Second, gold is a physical asset, and Bitcoin is a virtual asset. A bar of gold cannot be remotely damaged. For most people, Bitcoins do not look so reliable. Moreover, 66% of the Bitcoin hashrate is concentrated in China. That means that we cannot rule out the scenarios in which China consolidates all its production capacities. This way China may simply discredit Bitcoin and turn all the Bitcoin assets into electronic garbage.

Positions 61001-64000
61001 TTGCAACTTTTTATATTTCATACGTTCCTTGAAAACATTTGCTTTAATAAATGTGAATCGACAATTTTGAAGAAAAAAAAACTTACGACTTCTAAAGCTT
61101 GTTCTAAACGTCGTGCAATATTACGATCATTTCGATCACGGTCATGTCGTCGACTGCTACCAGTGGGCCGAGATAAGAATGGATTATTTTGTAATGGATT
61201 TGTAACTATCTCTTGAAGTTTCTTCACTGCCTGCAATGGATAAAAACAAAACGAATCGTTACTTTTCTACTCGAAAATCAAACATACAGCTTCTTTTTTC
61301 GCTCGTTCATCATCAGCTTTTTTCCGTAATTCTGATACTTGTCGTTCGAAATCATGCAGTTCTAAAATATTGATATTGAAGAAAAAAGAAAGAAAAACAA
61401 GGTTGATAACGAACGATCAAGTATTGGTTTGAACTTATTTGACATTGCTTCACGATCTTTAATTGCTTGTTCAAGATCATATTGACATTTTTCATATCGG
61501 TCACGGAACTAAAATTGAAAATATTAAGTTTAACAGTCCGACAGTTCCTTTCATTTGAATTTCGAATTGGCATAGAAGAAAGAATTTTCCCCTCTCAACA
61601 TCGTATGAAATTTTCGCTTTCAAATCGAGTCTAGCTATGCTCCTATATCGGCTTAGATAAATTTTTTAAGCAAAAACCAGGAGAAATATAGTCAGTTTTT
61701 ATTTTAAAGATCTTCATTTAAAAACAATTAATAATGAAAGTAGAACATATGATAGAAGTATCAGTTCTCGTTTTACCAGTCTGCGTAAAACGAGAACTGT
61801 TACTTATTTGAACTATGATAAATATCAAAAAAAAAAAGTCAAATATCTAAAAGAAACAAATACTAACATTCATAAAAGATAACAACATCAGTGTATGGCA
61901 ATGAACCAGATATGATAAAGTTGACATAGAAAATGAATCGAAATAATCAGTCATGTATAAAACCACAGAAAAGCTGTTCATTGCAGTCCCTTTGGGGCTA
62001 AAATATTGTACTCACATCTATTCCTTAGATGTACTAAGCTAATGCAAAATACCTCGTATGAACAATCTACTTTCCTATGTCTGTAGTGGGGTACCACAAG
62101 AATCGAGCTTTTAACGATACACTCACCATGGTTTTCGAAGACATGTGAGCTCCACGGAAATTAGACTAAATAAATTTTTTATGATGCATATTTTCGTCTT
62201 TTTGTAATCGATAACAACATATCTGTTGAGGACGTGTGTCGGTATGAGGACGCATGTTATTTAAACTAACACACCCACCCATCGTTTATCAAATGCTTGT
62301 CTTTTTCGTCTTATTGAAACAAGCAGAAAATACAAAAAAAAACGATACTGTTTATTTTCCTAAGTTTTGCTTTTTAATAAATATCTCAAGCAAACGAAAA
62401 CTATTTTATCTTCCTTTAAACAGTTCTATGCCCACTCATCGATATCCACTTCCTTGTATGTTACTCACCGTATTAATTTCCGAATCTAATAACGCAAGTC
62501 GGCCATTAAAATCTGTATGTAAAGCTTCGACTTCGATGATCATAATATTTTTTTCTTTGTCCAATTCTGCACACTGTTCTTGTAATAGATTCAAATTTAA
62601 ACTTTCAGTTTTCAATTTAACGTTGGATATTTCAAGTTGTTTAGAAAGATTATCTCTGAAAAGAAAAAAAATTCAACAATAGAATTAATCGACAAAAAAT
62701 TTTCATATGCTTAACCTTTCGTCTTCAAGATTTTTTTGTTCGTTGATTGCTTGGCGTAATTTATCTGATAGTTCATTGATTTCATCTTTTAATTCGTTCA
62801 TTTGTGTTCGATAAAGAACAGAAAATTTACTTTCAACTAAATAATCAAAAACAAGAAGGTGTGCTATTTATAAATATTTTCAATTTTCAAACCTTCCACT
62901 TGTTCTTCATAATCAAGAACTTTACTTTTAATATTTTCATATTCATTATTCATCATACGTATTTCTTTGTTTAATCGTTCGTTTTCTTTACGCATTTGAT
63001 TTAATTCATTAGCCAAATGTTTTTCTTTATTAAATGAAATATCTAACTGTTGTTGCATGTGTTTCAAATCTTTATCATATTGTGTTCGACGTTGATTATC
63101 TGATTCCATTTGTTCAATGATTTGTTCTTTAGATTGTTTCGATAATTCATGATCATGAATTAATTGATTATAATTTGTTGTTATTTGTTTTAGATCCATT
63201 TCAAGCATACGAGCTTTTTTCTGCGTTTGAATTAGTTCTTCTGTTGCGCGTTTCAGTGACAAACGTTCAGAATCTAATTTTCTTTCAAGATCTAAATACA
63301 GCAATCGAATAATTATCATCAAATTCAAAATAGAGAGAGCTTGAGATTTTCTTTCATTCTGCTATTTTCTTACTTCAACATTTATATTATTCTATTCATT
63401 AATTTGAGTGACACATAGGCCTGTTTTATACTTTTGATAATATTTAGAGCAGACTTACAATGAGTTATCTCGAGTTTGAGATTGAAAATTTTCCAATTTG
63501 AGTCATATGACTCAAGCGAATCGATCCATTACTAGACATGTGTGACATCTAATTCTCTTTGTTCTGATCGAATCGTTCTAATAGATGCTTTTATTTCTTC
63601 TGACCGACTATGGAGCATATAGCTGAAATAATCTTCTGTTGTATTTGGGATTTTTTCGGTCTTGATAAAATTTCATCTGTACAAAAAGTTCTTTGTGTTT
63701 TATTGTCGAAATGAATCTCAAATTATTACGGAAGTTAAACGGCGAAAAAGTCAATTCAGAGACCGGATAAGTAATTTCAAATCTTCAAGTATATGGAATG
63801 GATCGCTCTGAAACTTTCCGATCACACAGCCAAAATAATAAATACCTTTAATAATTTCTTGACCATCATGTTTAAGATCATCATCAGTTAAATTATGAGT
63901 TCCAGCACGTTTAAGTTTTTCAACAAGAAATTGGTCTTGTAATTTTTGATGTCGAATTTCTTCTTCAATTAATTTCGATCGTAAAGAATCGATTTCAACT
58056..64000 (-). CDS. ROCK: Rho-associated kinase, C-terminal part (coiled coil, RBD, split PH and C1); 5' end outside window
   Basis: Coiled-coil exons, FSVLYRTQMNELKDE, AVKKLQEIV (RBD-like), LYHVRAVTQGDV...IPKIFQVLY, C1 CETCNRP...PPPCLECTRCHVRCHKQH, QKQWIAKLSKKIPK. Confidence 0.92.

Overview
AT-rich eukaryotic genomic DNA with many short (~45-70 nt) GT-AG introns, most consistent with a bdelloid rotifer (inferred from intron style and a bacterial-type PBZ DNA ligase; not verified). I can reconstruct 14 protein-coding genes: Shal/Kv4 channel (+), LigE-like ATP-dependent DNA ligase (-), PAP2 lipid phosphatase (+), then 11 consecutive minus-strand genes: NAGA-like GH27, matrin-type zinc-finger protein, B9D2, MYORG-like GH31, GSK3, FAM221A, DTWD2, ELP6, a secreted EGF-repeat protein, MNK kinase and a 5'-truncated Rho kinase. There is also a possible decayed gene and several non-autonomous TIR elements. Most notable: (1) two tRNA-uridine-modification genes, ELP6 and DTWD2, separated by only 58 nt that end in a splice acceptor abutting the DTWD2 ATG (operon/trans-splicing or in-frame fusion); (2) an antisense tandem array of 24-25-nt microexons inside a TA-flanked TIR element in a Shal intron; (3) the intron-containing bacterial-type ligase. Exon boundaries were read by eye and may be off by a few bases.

Third, one cannot simply create gold. The mining process is complicated, expensive, understandable. Also, Bitcoin does not miraculously appear, and its creation is associated with high energy costs. However, there is a question of how much other cryptocurrencies, including forks of Bitcoin, are perceived as independent from Bitcoin. Yes, I understand that you can’t even compare the hashrate, but this argument is for those who are deeply familiar with the crypto market. And what about ordinary people? For them, there is gold that is really suitable for protecting capital, there is silver, which in the past also played the role of money, but today it no longer plays the role that gold plays. And there are all the other metals, some of which are very expensive. In the eyes of most people, only gold is suitable for mass investment. Is this the case with cryptocurrencies? I am not sure about it. In my opinion, the current simplicity of creating crypto assets is an obstacle for any crypto asset, including Bitcoin, to be used as a capital protecting means.